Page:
If you notice that the leaves or stems of your garden plants are covered with a sticky substance, it is a clear sign that aphids may have been sipping sap from them.
No matter how careful you are, aphids seem to find their way into every garden.
Aphids are those white bugs that you can see on your plants. They can be found feeding on a wide variety of plants and fruit-bearing trees, such as roses, beans, cabbage, potatoes, peaches, melons, apples and more.
They feed on plant juices – attacking leaves, stems, buds, flowers, fruit and even the roots. As a result, flowers or fruit can become distorted or deformed.
Apart from a sticky substance covering the leaves or stems, other common signs of aphid damage include misshapen, curling, stunted or yellow leaves, and a sudden increase in the ant population roaming your garden.
These small yet harmful insects can survive in almost any zone. They multiply quickly, so it’s important to control them before reproduction starts. Since these insects tend to move rather slowly, you can easily control them.
There are many simple and effective ways to get those aphids out of your garden.
Here are the top 10 ways to get rid of aphids.
1. Manual Removal
If the infestation is only minor and the damage to your plants is just beginning, you may be able to physically remove the aphids. All you need is a good pair of gardening gloves and a brush.
You can brush the insects off the leaves into a container. Another option is to prune off infected stalks, which in turn will prevent the aphids from spreading to healthy parts of the plants.
Finally, finish the task by dropping the aphids into a bucket of soapy water to kill them.
Follow up with frequent inspections of your garden to make sure you got them all and catch the problem early if not.
2. Blast of Water
Spraying water on your plants can go a long way toward getting rid of aphids if the infestation is mild.
A strong blast of water will dislodge them from the leaves and stems. Most dislodged aphids will be unable to return to the plant and ultimately die.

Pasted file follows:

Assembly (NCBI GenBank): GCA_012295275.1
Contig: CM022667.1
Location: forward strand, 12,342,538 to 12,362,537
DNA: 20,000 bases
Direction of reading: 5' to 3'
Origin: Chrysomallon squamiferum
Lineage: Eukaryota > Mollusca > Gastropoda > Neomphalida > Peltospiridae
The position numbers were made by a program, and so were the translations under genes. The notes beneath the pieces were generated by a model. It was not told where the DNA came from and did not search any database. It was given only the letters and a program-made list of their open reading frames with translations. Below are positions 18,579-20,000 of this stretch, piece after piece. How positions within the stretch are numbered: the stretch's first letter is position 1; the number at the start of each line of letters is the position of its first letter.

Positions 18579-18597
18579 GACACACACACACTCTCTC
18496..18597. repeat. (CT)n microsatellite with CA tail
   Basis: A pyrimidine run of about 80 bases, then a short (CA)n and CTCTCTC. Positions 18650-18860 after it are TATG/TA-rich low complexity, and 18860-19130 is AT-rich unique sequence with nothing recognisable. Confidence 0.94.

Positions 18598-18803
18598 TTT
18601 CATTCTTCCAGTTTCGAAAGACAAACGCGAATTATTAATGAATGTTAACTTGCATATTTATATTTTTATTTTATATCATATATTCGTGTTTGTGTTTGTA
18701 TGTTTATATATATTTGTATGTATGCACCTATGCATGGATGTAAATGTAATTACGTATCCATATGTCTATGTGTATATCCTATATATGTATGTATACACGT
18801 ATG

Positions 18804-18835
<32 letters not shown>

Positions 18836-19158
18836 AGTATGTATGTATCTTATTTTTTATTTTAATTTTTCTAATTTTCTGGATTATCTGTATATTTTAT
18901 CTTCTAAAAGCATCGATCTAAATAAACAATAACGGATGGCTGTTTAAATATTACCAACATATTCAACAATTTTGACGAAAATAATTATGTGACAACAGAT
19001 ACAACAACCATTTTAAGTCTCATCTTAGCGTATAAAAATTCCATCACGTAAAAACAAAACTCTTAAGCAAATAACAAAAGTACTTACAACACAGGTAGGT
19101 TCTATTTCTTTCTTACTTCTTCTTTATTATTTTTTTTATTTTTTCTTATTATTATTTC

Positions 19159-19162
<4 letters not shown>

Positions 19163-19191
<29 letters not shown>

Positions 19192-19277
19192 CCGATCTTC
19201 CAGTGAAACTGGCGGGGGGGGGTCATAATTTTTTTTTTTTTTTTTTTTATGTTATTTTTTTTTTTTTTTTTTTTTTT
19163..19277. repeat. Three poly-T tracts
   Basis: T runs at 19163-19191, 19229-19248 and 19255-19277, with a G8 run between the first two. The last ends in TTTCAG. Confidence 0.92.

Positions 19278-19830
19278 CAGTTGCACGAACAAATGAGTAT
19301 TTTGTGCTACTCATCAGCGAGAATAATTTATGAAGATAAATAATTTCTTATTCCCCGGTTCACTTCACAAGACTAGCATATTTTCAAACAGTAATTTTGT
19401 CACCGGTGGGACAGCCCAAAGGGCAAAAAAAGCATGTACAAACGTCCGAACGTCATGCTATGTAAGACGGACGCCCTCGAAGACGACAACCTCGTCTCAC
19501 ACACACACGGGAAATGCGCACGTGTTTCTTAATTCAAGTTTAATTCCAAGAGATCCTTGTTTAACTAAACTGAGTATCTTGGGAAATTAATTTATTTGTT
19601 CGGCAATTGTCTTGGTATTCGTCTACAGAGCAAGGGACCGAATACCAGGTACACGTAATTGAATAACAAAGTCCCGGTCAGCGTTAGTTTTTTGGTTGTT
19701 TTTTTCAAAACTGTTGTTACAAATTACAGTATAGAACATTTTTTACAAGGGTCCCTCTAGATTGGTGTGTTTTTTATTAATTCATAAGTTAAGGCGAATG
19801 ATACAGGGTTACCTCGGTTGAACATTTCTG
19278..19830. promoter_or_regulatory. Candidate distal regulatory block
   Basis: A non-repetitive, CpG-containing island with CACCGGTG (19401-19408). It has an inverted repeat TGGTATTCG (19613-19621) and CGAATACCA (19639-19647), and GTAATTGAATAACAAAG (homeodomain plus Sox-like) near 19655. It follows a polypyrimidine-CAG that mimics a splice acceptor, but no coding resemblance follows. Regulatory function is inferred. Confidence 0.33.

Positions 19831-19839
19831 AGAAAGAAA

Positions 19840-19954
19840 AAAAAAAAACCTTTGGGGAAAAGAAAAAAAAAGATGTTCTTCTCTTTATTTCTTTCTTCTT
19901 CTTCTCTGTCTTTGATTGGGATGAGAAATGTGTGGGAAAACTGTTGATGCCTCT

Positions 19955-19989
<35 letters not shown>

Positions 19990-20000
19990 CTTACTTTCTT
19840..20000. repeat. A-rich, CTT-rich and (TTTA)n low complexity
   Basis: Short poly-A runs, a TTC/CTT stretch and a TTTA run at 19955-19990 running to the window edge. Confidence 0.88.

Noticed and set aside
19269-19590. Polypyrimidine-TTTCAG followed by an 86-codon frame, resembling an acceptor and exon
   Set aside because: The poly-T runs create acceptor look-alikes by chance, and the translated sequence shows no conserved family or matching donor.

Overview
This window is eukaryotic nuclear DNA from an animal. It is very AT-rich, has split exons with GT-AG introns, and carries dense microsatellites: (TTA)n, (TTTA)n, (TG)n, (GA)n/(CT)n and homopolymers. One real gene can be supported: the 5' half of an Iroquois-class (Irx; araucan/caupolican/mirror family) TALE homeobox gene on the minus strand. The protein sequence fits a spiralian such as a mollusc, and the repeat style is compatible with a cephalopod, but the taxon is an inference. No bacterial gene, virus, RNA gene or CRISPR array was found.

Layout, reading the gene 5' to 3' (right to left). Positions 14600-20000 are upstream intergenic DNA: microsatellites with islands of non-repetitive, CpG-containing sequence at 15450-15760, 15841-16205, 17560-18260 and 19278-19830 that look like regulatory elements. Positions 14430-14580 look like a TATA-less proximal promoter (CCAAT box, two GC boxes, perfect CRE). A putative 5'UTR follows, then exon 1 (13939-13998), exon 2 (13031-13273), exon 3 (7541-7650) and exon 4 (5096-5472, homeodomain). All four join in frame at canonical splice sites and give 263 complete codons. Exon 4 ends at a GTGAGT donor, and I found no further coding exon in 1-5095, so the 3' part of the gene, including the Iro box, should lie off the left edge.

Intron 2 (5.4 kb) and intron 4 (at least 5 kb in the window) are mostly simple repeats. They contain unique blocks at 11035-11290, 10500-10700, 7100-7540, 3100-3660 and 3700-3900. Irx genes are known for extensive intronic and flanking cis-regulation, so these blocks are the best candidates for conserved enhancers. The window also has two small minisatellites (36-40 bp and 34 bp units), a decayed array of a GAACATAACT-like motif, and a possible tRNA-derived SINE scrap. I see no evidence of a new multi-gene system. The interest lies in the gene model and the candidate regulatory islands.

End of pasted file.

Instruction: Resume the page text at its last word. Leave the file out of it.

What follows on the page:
Fill your garden sprayer with water and start hosing down your plants, especially on both tops and bottoms of the leaves. Always spray infected plants with the hand sprayer in the early morning when the sun is not very strong, and when it is not going to rain. Make sure not to be too harsh on your plants, as it can affect their health.
Repeat this after a couple of days if you see any more aphids on your plants.
3. Neem Oil
Neel oil is a natural garden pesticide and insect repellent that can deter and kill aphids. This oil is also effective on other harmful pests, such as beetles, cabbage worms, ants, caterpillars and leaf miners.
Plus, it helps control fungal growth in your garden.
- Put 2 tablespoons of neem oil and 1 tablespoon of mild liquid soap in a spray bottle.
- Fill the rest of the bottle with water, and shake well to mix up the ingredients.
- Spray the solution on your plants, either in the morning or evening to avoid the sun.
- Repeat 2 or 3 times a week, or as needed.
4. Food-Grade Diatomaceous Earth
Food-grade diatomaceous earth (DE) is a natural insecticide. It consists of the fossils of tiny aquatic organisms known as diatoms. The microscopically sharp edges of diatoms can cut through the protective coverings of insects and ultimately kill them.
- Dust some food-grade DE around the garden and plants.
- Do it in the early morning or late evening when the plants are wet with dew. The moisture helps the DE adhere to the plant.
- Repeat once or twice a week as needed.
Note: When handling or applying DE, wear a respiratory dust mask and safety goggles to protect your respiratory tract and eyes.
5. Beneficial Insects
You can also protect your plants from harmful aphids by introducing proactive bugs into your garden.
Ladybirds, also called ladybug beetles are beneficial bugs that you can easily find in gardening stores. In fact, ladybugs can eat as many as 50 to 100 aphids a day!